The dollar remains resilient; optimism towards a Phase One deal continues to support risk appetite There was also optimism from Fed Chairman Powell yesterday; the US economy is not out of the woods yet Turkish President Erdogan started deploying Russia’s S-400 missile system, raising the specter of sanctions Hong Kong reported weak October trade data; Philippine central bank Governor Diokno said a December cut was possible The dollar is mostly firmer against the majors. The Scandies are outperforming, while sterling and Loonie are underperforming. EM currencies are mostly weaker. CLP and INR are outperforming, while PHP and ZAR are underperforming. MSCI Asia Pacific was up 0.1% on the day, with the Nikkei rising 0.4%. MSCI EM is down 0.3% so far today, with the
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- The dollar remains resilient; optimism towards a Phase One deal continues to support risk appetite
- There was also optimism from Fed Chairman Powell yesterday; the US economy is not out of the woods yet
- Turkish President Erdogan started deploying Russia’s S-400 missile system, raising the specter of sanctions
- Hong Kong reported weak October trade data; Philippine central bank Governor Diokno said a December cut was possible
The dollar is mostly firmer against the majors. The Scandies are outperforming, while sterling and Loonie are underperforming. EM currencies are mostly weaker. CLP and INR are outperforming, while PHP and ZAR are underperforming. MSCI Asia Pacific was up 0.1% on the day, with the Nikkei rising 0.4%. MSCI EM is down 0.3% so far today, with the Shanghai Composite flat. Euro Stoxx 600 is flat near midday, while US futures are pointing to a lower open. 10-year UST yields are down 1 bp at 1.75%, while the 3-month to 10-year spread has risen 2 bp to +19 bp. Commodity prices are mixed, with Brent oil up 0.1%, copper down 0.2%, and gold up 0.2%.
The dollar remains resilient. Despite the lack of any supportive top-tier US data, DXY is up six straight days now and is on track to test the November 13 high near 98.447. Break above that would set up a test of the October 8 high near 99.249. The euro remains pinned near the $1.10 level, while sterling remains in its familiar $1.28-1.30 range. The yen is the big mover today, with USD/JPY trading near 109.20 before falling back slightly. While it’s been a long slog, we see this pair staging an upside breakout soon.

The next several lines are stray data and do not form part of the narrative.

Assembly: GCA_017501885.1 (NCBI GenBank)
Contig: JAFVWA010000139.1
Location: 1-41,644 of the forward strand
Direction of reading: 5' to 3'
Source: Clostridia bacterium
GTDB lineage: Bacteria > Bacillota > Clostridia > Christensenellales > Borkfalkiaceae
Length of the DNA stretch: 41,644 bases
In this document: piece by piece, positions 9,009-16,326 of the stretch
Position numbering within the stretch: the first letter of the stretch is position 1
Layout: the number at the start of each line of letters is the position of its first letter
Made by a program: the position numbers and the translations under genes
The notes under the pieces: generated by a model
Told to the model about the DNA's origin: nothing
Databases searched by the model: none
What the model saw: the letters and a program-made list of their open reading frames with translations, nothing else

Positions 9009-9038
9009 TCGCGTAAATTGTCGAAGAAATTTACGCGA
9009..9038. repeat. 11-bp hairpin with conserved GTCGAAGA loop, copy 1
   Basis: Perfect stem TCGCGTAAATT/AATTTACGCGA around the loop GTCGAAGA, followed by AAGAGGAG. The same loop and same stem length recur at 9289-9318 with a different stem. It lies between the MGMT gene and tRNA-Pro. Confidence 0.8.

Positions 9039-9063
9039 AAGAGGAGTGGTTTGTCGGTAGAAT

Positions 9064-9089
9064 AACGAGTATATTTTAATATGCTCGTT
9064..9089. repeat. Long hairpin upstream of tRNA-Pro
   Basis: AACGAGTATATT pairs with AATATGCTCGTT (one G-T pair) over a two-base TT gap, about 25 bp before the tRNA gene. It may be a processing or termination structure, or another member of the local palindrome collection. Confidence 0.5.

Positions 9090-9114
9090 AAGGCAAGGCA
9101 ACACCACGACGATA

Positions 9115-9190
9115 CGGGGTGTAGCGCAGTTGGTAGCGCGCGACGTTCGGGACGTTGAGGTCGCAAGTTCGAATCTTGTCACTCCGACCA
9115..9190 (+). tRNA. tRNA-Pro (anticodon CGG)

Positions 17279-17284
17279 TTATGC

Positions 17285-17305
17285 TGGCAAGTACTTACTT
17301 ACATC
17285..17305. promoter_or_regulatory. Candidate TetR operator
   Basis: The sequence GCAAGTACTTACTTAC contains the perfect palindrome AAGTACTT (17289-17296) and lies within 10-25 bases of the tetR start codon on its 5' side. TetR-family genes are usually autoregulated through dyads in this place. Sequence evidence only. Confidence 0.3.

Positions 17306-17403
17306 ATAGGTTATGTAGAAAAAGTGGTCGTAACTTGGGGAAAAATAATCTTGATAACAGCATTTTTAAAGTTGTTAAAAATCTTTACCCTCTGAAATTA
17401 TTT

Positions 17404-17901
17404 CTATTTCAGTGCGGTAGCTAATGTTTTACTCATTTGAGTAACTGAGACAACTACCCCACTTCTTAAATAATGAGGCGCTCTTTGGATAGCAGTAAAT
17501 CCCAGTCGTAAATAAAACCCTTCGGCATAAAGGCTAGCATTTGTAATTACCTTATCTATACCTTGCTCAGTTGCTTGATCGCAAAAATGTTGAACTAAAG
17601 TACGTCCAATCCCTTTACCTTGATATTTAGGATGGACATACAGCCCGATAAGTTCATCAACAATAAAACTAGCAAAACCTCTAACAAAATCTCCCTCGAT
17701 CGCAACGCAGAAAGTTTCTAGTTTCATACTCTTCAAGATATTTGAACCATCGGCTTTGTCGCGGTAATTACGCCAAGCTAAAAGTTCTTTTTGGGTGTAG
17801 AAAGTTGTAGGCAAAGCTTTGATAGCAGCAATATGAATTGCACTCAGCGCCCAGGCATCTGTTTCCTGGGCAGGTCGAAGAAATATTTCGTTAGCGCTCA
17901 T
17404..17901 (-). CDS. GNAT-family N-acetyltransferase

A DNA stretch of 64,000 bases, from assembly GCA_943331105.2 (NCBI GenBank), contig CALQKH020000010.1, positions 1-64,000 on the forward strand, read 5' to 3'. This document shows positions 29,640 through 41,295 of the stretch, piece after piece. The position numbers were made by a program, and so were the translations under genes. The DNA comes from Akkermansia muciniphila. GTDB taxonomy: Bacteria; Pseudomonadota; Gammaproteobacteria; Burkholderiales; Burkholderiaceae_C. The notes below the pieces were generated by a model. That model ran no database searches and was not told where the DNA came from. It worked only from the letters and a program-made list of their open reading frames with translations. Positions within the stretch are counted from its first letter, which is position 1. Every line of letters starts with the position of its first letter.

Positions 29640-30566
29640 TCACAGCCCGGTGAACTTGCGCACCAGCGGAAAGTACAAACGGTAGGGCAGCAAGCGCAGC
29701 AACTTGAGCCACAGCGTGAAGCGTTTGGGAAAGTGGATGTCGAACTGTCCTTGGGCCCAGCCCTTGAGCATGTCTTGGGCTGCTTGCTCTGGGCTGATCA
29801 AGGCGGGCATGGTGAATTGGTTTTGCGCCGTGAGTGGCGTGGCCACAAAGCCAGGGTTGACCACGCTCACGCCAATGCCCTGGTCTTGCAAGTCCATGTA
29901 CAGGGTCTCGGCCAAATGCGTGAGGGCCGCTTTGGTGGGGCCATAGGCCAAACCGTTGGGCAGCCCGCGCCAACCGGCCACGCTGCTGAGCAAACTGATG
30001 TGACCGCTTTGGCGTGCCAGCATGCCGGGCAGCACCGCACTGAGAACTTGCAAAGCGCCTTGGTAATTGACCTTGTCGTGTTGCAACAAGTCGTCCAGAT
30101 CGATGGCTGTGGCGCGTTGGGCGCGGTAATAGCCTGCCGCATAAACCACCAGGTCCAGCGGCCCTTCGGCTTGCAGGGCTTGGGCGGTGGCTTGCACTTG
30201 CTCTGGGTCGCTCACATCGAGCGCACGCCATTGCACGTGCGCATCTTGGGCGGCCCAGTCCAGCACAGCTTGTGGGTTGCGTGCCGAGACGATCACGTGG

Optimism towards a Phase One deal continues to support risk appetite. This time it was a phone call between the US and China during which the two sides “reached a consensus” on resolving the issues, according to China’s Ministry of Commerce. Most Asian bourses were up slightly, and US futures are up a bit after yesterday’s 0.75% gain. Perhaps more tellingly, implied volatility measures continue to grind lower with the VIX back to levels not seen since October 2018.
There was also optimism from Fed Chairman Powell yesterday. He sounded hopeful about the continued expansion of the current economic cycle, seeing the proverbial glass as “much more than half full.” Quite an endorsement coming from central bank that delivered a third insurance cut just last month. Rates in the US (and in DM more broadly) have been in a range since the start of the month but are uniformly higher than where they were in the summer.
The US economy is not out of the woods yet. The Chicago Fed National Activity Index came in at -0.71 for October vs. -0.20 expected. This is the worst reading since April and the 3-month moving average fell to -0.31 from a revised -0.21 in September. The readings are consistent with an economy growing below trend but is still fairly far from the -0.7 recession-signaling threshold. This bears watching. For now, markets are viewing the Q4 slowdown as temporary. A value of zero shows an economy growing at trend. Positive values represent above trend growth, while negative values represent below trend growth.